• Domestic importers and foreign producers do not profit from tariffs.
  • Tariffs increase prices because the producers who have to pay the tax will transfer this burden onto consumers by raising sales prices.
Table 1, Import Quota vs Tariff, StudySmarter Originals

Import quotas An import quota StudySmarterFig. 1 - An import quota regime

Figure 1 above shows the impact of an import quota on the price and quantity demanded of a good. The import quota is the quantity (Q3 - Q2). The domestic supply curve shifts to the right by this quota allowance. The new equilibrium price is at PQ. Under free trade, the price would be at PW, and the equilibrium quantity demanded is Q4. Of this, the domestic producers only supply a quantity of Q1, and the quantity of (Q4 - Q1) is made up of imports.

Under the import quota, the domestic supply increases from Q1 to Q2, and the demand decreases from Q4 to Q3. The rectangle represents the quota rent that goes to the importers who are allowed to import under the quota. This is the price difference (PQ - PW) multiplied by the imported quantity.

Import Quotas effect of a tariff on price and imports StudySmarterFig. 2 - An import tariff regime

Figure 2 shows the impact of a tariff. As can be seen, the tariff causes the price to increase from PW to PT which causes a decrease in both the quantity demanded and supplied. Under free trade, the price would be at PW, and the equilibrium quantity demanded is at QD. Of this, the domestic producers supply a quantity of QS. A benefit of a tariff is that it generates tax revenue for the government. This is one reason that a tariff may be preferable to a quota.

Import Quotas in International Trade

Import quotas in international trade can have several uses and effects. These effects also depend on the type of import quota. There are two main types of import quotas which can be broken down into more specific types:

  • Absolute Quotas
  • Tariff-rate Quotas

An absolute quota is a quota that sets the amount of the specified goods that can be imported in a specified time period. Once the quota is reached, imports are capped. Absolute quotas can be applied universally so that imports can come from any country and count towards the quota limit. An import quota can also be set on a specific country meaning that the domestic country will only accept a limited quantity or total values of the specified goods from the specified foreign country but may accept more of the goods from a different nation.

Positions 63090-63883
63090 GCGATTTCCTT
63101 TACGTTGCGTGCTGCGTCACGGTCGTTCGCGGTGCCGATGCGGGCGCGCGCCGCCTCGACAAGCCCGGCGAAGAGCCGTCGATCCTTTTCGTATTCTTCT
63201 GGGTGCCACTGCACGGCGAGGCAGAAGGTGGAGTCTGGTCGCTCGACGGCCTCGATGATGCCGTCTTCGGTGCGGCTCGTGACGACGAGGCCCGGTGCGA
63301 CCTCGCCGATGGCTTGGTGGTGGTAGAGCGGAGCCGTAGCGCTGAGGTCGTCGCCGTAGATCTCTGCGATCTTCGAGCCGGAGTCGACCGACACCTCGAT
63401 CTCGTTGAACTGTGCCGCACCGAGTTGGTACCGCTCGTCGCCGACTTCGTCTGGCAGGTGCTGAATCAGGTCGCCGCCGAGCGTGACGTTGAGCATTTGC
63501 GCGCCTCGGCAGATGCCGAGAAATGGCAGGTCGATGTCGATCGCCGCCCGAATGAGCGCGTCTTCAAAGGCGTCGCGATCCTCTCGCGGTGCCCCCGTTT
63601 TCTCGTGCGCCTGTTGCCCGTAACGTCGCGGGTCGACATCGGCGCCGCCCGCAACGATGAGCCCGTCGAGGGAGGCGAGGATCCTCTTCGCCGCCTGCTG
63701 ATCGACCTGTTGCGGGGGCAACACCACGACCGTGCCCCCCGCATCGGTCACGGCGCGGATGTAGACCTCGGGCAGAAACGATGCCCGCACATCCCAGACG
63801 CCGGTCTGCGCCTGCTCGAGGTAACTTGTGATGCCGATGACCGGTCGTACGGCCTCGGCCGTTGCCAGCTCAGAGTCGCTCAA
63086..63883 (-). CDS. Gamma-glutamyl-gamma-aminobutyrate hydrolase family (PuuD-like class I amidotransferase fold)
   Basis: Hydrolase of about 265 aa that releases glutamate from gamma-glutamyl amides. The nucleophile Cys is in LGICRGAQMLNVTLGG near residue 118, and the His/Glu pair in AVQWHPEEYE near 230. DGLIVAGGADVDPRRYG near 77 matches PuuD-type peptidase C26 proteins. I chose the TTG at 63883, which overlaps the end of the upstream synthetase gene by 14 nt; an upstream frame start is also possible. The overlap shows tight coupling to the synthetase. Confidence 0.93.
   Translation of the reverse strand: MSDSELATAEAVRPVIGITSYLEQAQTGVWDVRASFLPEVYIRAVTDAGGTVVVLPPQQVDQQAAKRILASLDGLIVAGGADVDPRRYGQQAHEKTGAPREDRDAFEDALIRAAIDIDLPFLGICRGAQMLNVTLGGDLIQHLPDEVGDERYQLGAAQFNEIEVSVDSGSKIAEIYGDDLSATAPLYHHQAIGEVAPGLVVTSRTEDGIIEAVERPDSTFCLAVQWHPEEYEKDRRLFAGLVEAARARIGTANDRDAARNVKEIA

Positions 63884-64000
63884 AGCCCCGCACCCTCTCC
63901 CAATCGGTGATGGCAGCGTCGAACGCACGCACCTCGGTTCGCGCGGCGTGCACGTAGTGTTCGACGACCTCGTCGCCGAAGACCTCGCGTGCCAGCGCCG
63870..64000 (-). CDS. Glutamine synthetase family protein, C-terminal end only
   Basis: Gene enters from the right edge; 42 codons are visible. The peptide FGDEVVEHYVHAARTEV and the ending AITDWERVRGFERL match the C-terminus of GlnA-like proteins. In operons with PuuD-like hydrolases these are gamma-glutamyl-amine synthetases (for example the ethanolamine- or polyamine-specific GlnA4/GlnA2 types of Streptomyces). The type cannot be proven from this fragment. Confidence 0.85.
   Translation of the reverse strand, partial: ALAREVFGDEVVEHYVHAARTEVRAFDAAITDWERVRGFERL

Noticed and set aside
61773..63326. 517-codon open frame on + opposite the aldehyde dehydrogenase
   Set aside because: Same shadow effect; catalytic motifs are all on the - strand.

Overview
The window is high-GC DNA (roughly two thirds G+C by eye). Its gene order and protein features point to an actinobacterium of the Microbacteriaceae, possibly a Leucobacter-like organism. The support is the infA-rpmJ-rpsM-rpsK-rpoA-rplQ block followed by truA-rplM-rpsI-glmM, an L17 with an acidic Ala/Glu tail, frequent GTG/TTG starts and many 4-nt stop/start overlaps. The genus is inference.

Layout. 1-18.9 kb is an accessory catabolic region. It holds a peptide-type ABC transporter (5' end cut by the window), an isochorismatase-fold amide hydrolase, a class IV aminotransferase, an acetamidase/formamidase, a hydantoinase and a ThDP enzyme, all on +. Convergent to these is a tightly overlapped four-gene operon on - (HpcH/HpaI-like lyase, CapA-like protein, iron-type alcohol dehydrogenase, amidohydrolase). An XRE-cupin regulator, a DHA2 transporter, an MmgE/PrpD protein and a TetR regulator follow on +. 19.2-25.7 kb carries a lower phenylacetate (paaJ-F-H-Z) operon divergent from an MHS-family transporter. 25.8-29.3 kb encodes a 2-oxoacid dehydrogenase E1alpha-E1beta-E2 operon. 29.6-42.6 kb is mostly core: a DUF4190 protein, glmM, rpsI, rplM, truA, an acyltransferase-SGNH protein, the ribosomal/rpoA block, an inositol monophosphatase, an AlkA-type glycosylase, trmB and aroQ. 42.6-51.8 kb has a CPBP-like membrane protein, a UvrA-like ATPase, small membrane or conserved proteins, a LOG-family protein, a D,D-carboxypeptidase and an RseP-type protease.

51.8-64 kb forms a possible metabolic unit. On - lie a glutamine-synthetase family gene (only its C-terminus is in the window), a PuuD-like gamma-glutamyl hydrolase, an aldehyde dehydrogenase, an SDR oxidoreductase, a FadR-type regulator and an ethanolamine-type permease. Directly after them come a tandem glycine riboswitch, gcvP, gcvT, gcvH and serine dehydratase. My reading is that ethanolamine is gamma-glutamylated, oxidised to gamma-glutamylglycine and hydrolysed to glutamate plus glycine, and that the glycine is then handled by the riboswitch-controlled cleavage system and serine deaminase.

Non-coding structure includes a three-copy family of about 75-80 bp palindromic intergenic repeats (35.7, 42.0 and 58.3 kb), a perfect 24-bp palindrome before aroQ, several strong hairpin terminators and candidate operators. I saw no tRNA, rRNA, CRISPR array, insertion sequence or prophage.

A tariff-rate quota incorporates the concept of a tariff into a quota. Goods may be imported at a reduced tariff rate until a specified quota amount is reached. Any goods imported after that are subject to a higher tariff rate.

Import Quotas: Objectives

There are several objectives behind import quotas. Let's take a look at why governments may choose to use import quotas as a tool for controlling international trade.

  1. First and foremost, the main objective of an import quota is to protect domestic industries from cheaper foreign goods.
  2. Import quotas can serve to stabilize domestic prices by reducing foreign imports.
  3. They help reduce the trade deficit by adjusting the negative balance of payments by increasing exports and reducing imports.
  4. Import quotas can be set to encourage the use of scarce foreign exchange resources on more necessary items rather than "waste" them on unnecessary or luxury goods.
  5. Governments may choose to set an import quota on luxury goods to discourage the consumption of these goods.
  6. Governments can use import quotas as a form of retaliation against foreign governments as a response to trade or other policies.
  7. Import quotas can be used to improve a country's international bargaining power.

Import Quotas Examples

To better understand import quotas, let's take a look at some import quota examples.

In the first example, the government has set an absolute quota on the amount of salmon that can be imported.

The U.S. government wants to protect Alaska's salmon industry which is being jeopardized by cheap salmon coming in from countries like Norway, Russia, and Chile. To address this, the U.S. government decides to place an absolute quota on the amount of salmon that can be imported. The total demand for salmon in the U.S. is 40,000 tons at the world price of $4,000 per ton. The quota is set at 15,000 tons of imported salmon per year.